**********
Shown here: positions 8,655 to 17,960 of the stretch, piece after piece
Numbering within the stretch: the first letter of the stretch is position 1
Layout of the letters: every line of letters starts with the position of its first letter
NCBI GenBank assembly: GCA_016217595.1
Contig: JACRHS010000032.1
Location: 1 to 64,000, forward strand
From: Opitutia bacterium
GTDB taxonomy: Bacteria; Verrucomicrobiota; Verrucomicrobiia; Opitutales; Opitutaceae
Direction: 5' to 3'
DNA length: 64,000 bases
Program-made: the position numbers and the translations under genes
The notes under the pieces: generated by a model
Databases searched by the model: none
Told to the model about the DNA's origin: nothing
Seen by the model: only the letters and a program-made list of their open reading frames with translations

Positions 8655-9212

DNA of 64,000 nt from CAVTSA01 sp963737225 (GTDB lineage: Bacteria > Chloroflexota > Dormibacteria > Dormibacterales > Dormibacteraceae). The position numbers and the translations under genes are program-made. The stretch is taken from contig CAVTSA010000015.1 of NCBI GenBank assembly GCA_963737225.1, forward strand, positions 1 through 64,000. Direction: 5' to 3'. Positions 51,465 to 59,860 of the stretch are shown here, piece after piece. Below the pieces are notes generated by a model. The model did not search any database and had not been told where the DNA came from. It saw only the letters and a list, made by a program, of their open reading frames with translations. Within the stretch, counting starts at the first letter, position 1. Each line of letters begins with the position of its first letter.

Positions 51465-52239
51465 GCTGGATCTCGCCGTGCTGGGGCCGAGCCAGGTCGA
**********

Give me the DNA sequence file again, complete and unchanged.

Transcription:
Shown here: positions 8,655 to 17,960 of the stretch, piece after piece
Numbering within the stretch: the first letter of the stretch is position 1
Layout of the letters: every line of letters starts with the position of its first letter
NCBI GenBank assembly: GCA_016217595.1
Contig: JACRHS010000032.1
Location: 1 to 64,000, forward strand
From: Opitutia bacterium
GTDB taxonomy: Bacteria; Verrucomicrobiota; Verrucomicrobiia; Opitutales; Opitutaceae
Direction: 5' to 3'
DNA length: 64,000 bases
Program-made: the position numbers and the translations under genes
The notes under the pieces: generated by a model
Databases searched by the model: none
Told to the model about the DNA's origin: nothing
Seen by the model: only the letters and a program-made list of their open reading frames with translations

Positions 8655-9212

DNA of 64,000 nt from CAVTSA01 sp963737225 (GTDB lineage: Bacteria > Chloroflexota > Dormibacteria > Dormibacterales > Dormibacteraceae). The position numbers and the translations under genes are program-made. The stretch is taken from contig CAVTSA010000015.1 of NCBI GenBank assembly GCA_963737225.1, forward strand, positions 1 through 64,000. Direction: 5' to 3'. Positions 51,465 to 59,860 of the stretch are shown here, piece after piece. Below the pieces are notes generated by a model. The model did not search any database and had not been told where the DNA came from. It saw only the letters and a list, made by a program, of their open reading frames with translations. Within the stretch, counting starts at the first letter, position 1. Each line of letters begins with the position of its first letter.

Positions 51465-52239
51465 GCTGGATCTCGCCGTGCTGGGGCCGAGCCAGGTCGA